From California to Perth: Chantae Was Here
I’m Chantae, a Californian currently living in Perth, Western Australia. Perth happens to be the most isolated city in the world so it truly is the wild wild west living out here and kangaroos outnumber people in terms of population.
1. Why did you move abroad?
I’ve always been open to living somewhere new, I was just never sure where! When I first met my German partner, he had plans to complete his PhD in Western Australia. Meanwhile, I had plans to travel the world. In between dodging visa issues in Europe, I visited him in Australia. I ended up liking the remoteness and adventurous lifestyle that I relocated to here a few months after my official visit. I’ve been here for two years and have loved it ever since!
2. How do you make a living?
When I first arrived, I got an immediate job serving high-end seafood at one of the local restaurants. My boss told me that he preferred to hire Americans simply because of their reputation of having good customer service. Who knows if I lived up to the stereotype though! I was plagued with not knowing the difference between tomato sauce and ketchup, what a serviette was, and how to make a lemon, lime, and bitters! I dreaded ever having to say the word “water” as it was sure to be followed up with the whole table mocking me the second I turned my back.
I secured my first “real job” working for children in the foster care system part-time. It’s a really meaningful yet challenging job that has let me see deeply into the darker parts of Australia. Even here, there are cultural differences. I advised a child to say “darn” instead of “damn” after he cursed his stubbed toe. He turned to me and said, “Damn isn’t a bad word in my country – only in yours!”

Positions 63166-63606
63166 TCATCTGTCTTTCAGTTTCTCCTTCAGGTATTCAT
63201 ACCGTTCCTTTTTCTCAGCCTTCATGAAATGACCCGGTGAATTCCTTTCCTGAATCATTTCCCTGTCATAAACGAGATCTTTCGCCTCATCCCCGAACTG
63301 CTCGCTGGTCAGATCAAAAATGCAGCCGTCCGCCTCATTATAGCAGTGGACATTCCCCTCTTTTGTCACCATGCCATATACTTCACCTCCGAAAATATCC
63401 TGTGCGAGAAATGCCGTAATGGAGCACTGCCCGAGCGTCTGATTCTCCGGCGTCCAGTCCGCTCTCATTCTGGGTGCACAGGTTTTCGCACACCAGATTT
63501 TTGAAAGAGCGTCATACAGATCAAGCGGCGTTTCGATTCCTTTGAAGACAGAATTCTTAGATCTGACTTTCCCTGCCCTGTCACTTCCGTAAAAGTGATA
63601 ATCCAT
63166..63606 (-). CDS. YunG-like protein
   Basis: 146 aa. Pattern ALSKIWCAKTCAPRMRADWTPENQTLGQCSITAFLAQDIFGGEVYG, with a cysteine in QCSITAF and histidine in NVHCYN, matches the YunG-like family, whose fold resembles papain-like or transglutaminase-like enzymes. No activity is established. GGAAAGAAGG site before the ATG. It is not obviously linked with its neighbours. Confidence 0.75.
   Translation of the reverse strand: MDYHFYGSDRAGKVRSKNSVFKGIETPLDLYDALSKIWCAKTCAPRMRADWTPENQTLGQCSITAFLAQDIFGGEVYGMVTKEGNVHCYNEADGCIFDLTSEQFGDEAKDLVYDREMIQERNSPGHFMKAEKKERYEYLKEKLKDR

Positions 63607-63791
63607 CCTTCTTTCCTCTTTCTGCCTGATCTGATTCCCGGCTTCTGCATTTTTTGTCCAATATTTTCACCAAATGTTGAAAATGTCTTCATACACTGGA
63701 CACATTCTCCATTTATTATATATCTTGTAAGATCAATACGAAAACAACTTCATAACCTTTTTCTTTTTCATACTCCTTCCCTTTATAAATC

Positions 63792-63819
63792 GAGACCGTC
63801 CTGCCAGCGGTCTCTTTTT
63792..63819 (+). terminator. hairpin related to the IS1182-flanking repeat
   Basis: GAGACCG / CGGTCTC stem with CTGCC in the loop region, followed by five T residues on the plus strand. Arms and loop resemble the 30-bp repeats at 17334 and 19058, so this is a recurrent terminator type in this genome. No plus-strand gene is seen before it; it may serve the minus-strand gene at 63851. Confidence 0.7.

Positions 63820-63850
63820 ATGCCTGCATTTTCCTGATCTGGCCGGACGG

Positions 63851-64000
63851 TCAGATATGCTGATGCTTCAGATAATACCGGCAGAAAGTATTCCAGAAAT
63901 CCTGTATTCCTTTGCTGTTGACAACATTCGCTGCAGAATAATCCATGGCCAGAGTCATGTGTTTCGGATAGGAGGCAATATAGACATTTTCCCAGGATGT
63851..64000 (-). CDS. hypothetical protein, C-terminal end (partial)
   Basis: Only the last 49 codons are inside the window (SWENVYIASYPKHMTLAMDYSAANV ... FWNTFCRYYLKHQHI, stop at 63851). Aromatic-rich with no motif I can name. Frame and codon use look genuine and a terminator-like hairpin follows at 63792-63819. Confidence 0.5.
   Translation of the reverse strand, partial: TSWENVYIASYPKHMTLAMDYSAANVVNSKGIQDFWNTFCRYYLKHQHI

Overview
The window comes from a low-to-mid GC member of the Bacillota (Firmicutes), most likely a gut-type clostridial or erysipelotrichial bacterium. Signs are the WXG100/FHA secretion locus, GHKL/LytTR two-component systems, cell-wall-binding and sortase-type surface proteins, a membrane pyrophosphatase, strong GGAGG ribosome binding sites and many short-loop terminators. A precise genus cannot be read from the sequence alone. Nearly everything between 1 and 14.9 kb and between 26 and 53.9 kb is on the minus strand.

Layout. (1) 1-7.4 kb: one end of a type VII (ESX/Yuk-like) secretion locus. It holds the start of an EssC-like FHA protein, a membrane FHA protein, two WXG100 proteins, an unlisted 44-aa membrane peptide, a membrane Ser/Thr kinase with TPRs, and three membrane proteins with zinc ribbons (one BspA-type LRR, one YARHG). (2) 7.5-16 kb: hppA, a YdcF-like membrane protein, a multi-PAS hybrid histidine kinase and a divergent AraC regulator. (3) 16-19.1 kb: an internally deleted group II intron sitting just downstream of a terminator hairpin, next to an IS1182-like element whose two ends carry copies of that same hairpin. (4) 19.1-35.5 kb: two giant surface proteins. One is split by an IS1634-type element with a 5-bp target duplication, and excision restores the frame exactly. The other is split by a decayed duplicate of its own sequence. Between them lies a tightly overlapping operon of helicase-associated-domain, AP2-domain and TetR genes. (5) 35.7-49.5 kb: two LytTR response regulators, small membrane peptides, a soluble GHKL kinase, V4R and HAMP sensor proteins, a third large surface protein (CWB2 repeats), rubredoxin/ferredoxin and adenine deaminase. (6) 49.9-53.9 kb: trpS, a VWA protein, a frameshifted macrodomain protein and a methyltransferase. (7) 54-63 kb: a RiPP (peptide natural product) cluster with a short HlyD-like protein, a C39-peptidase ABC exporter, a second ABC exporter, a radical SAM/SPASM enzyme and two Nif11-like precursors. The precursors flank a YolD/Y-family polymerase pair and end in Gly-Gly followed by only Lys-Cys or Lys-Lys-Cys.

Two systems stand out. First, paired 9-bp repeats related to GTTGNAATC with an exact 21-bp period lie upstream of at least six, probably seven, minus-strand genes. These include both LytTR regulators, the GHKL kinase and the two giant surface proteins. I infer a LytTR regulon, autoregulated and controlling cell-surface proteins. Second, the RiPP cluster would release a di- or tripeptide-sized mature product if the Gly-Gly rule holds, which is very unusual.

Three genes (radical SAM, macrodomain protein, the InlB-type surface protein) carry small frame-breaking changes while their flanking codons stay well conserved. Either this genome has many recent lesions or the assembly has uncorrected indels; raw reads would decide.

Aside from my job in social work, I also freelance write and make money through my blog. Writing is my passion so I’d like to transition into being a fulltime writer within the next few months.
3. How often do you communicate with home and how?
Different members of my family prefer different communication methods. I text my dad daily but can’t remember the last time we spoke facetime-to-facetime. My mom enjoys phone calls on her way to work. I Skype my good friends every month or so, and keep up with everyone overall through Facebook messages. It’s incredible that the modern era lets us be so connected to everyone even though I couldn’t physically be further from my loved ones geographically. Funnily enough, my oldest family member is the most technically savvy of all! My great-aunt Betty Skypes me, Facebook messages me, and has even added me on LinkedIn!
4. What's your favorite thing about being an expat in Western Australia?
An adventure aficionado, I love the sense of discovery and excitement that comes with exploring just an hour north or south of Perth. There’s a sense of space and remoteness that’s unlike anywhere else in the world. The freedom that comes with feeling like you’re at the edge of the world doesn’t exist in a crowded place. There’s world class waves, exceptional diving, red deserts, and forests that are all untouched by anyone else. It’s easy to feel like an old-time explorer here.
5. What’s the worst thing about being an expat in Western Australia?
While nowhere in the world is perfect, I miss the leadership-focused culture of California. Environmentally and socially, Western Australia seems to wait for the rest of the world to take action before launching a renewable energy or equality-focused program. For example, Western Australia enacted a shark cull to deal with a few shark attacks that happened here, an ineffective knee-jerk reaction that was against the advice of pretty much every major scientist. However, there are many passionate Western Australians trying to change this.